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Top 10 Thyroid Doctors

Searching for a thyroid doctor can be confusing, but knowing what to look for helps narrow the field.
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Two Types of Thyroid Specialists

When you are looking for the top thyroid doctors, you should be looking for an endocrinologist or thyroidologist.

thyroid specialistThese are the doctor's that specifically treat thyroid conditions. Unfortunately, the way the medical system is set up, you can't usually just call up an endocrinologist and make an appointment. You need to be referred by your general physician.

That is where a lot of the problems start, and many people experiencing thyroid disease find themselves having to defend their symptoms or fight test results to prove they need the help of a specialist.

What many people don't know is that they can bypass their general practitioner, and get a recommendation from the Thyroid Foundation of America.

 

Who are the Endocrinologists?

It can be confusing when looking for doctors. All the initials are gibberish to most people. When you are looking for a specialist in endocrinology, you want a doctor with F.A.C.E after their name. Remembering that acronym is pretty easy, and it stands for Fellow, American College of Endocrinology.

There is also a more holistic approach to thyroid disease within the medical community. You can choose to look for an osteopathic physician (D.O.). To get a referral to an osteopathic doctor you can talk to the American Osteopathic Association.

There are top thyroid doctors in every state in the U.S. Among them are the top 10 thyroid doctors in the nation:

Top Thyroid Doctors
Dr. William Epperly, a specialist in bio identical hormone therapy with offices in Bloomingdale, IL
Dr. Tuttle, an endocrinologist with Sloan Kettering Cancer Center in NY, NY
Dr. Marcey Shapiro, Wholistic family medicine in Albany, California. Dr. Shapiro uses acupuncture and herbal treatment as well as standard prescription thyroid medicines.
Dr. Monique Yuen, Endocrine specialist in Honolulu, Hawaii
Dr. Ken Brantley, MD, PHD, PA, Endocrinology & Metabolism, Amarillo, TX. Gets to the root of a thyroid problem, and does not rely solely on standard thyroid blood tests for diagnosis.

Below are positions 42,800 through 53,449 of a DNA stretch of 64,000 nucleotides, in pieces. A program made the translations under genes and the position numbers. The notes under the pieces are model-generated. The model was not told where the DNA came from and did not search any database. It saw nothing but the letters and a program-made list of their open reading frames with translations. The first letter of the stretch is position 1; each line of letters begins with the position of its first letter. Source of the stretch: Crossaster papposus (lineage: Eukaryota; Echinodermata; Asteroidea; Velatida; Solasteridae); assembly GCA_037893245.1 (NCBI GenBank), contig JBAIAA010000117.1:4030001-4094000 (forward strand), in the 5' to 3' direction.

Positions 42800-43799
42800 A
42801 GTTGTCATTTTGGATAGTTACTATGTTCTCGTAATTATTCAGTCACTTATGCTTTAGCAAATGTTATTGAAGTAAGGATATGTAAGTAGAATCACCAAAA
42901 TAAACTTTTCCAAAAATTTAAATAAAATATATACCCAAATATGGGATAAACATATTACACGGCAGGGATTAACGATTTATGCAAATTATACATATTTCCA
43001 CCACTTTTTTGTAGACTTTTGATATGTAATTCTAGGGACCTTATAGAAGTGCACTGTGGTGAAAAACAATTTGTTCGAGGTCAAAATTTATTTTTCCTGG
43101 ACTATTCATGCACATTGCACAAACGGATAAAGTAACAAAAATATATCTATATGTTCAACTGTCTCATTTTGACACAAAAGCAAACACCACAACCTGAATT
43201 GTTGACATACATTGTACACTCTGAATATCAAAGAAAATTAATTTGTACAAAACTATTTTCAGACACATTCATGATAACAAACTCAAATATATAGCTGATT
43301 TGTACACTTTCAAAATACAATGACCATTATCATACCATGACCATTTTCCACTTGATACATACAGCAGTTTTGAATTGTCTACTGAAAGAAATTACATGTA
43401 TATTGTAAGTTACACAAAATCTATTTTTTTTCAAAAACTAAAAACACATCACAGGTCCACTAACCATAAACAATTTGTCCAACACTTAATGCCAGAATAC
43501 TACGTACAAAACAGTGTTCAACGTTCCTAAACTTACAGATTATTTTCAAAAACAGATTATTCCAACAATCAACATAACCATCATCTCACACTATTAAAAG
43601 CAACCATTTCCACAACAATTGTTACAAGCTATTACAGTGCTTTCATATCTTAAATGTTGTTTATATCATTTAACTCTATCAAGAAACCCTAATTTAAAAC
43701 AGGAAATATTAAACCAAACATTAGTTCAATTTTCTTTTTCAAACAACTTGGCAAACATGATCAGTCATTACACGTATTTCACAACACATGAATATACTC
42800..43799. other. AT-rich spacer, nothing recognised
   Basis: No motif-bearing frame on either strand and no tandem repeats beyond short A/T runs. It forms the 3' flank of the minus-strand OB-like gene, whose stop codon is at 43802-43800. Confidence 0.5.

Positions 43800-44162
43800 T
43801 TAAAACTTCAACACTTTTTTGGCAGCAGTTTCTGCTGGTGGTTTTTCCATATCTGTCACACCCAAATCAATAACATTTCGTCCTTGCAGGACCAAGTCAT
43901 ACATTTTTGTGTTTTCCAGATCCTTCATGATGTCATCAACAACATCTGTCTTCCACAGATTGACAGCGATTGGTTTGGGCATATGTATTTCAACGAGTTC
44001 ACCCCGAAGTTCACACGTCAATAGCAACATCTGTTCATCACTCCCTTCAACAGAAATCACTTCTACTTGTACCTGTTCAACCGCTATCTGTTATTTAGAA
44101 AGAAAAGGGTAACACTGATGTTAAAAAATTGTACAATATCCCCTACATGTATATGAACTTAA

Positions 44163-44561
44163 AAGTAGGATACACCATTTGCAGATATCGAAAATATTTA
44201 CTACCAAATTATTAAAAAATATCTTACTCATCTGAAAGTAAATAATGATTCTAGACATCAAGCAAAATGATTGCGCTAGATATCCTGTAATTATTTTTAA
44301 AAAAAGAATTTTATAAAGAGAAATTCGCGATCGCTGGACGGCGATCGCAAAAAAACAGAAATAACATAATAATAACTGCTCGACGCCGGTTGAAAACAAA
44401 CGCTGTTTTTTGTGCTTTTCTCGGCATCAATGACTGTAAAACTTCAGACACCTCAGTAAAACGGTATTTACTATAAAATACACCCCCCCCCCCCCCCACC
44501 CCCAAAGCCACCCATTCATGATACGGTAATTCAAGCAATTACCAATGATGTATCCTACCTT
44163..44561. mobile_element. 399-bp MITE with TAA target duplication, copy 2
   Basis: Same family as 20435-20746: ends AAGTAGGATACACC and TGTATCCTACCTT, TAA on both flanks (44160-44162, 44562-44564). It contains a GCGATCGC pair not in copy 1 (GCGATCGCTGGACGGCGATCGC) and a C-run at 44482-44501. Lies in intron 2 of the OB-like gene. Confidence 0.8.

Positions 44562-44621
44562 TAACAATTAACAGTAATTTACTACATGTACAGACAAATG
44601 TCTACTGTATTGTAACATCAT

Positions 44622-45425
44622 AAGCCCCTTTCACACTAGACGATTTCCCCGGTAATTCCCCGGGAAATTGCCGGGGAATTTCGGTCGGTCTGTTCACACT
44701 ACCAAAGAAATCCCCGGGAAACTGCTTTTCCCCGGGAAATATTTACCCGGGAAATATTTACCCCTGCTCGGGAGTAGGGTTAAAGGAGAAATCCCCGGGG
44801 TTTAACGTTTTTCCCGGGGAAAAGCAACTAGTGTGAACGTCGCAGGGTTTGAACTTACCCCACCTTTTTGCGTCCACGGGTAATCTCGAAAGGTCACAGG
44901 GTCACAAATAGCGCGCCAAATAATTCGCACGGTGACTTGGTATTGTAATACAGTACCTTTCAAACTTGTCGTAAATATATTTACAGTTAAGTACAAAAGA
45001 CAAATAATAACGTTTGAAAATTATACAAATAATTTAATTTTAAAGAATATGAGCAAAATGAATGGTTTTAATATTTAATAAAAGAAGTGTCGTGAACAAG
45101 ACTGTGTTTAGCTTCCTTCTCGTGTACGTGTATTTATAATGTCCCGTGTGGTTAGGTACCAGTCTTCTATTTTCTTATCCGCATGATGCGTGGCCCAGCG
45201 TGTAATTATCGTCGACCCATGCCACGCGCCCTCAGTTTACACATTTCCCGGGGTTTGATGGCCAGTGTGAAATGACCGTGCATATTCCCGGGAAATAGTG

Dr. Kevin Wand, D.O, Bloomington, Minnesota, holistic medicine specialist who deals with chronic fatigue, thyroid and metabolic disorders.
Dr. Robbins, Boca Raton, Fl who practices a functional approach to his patients diagnosis and care.
Dr. Jonathan Singer D.O., Cheyenne, Wyoming uses standard thyroid tests along with a complete and sympathetic regard for patient symptoms to diagnose thyroid disease.
Dr. Shezhad Basaria, F.A.C.E. at Johns Hopkins Bayview Medical Center in Baltimore, MD. One of the top specialists in the country, Dr. Basaria is compassionate and caring.
Dr. Michael Manakas, D.O., in Chesterton and Valparaiso, Indiana, deals with holistic treatment of hypothyroidism and hyperthyroidism, and takes the time needed so his patients have a thorough understanding of their treatment.

Of course, the U.S. has no patent on great thyroid doctors. You can find top thyroid doctors in every nation around the world.

Doctors Outside the USA
The UK has doctors such as Dr. Scott at Heatherwood Hospital in Ascot, and Dr. N. Finer an endocrinologist at Luton Dunstable Hospital in Luton.
South Africa has notable doctors such as Dr. Grant Phillips at Westville Hospital Medical Centre and Dr. Fraser Pirie, an endocrinologist in Durban South Africa.
Brazil has Dr. Dina Kaufman in Sao Paulo.

No matter where you are, there are top thyroid doctors. The above listings are just a small sampling of doctors that are tops in the field of thyroid disease.

While you may not get an appointment with one of the above doctors, you can find listings of doctors in your area that specialize in thyroid treatments from the Thyroid Foundation of America. What is more important than finding one particular doctor, is finding the right one for you.

 

What Not to Say to Your Thyroid Doctor

While you should be able to tell a good doctor anything, and have them be understanding and compassionate, doctors are people just like anybody. They tend to put up walls when facing certain statements. Some things you should avoid telling your top thyroid doctor at all cost:

  • NOT TO SAY"I read it online." Doctors have a real problem with patients self-diagnosing their symptoms from information they have gathered online. While the internet provides a great deal of important information that can help you understand your condition, it can also be confusing, and doctors tend to discount patient self-diagnosis.

    A better way to discuss the findings you have discovered online is to relate factual information such as studies you've read about, or things other doctors are doing to treat hypothyroidism both conventionally and unconventionally, as well as tests they've used, or symptoms that belie "normal" test results.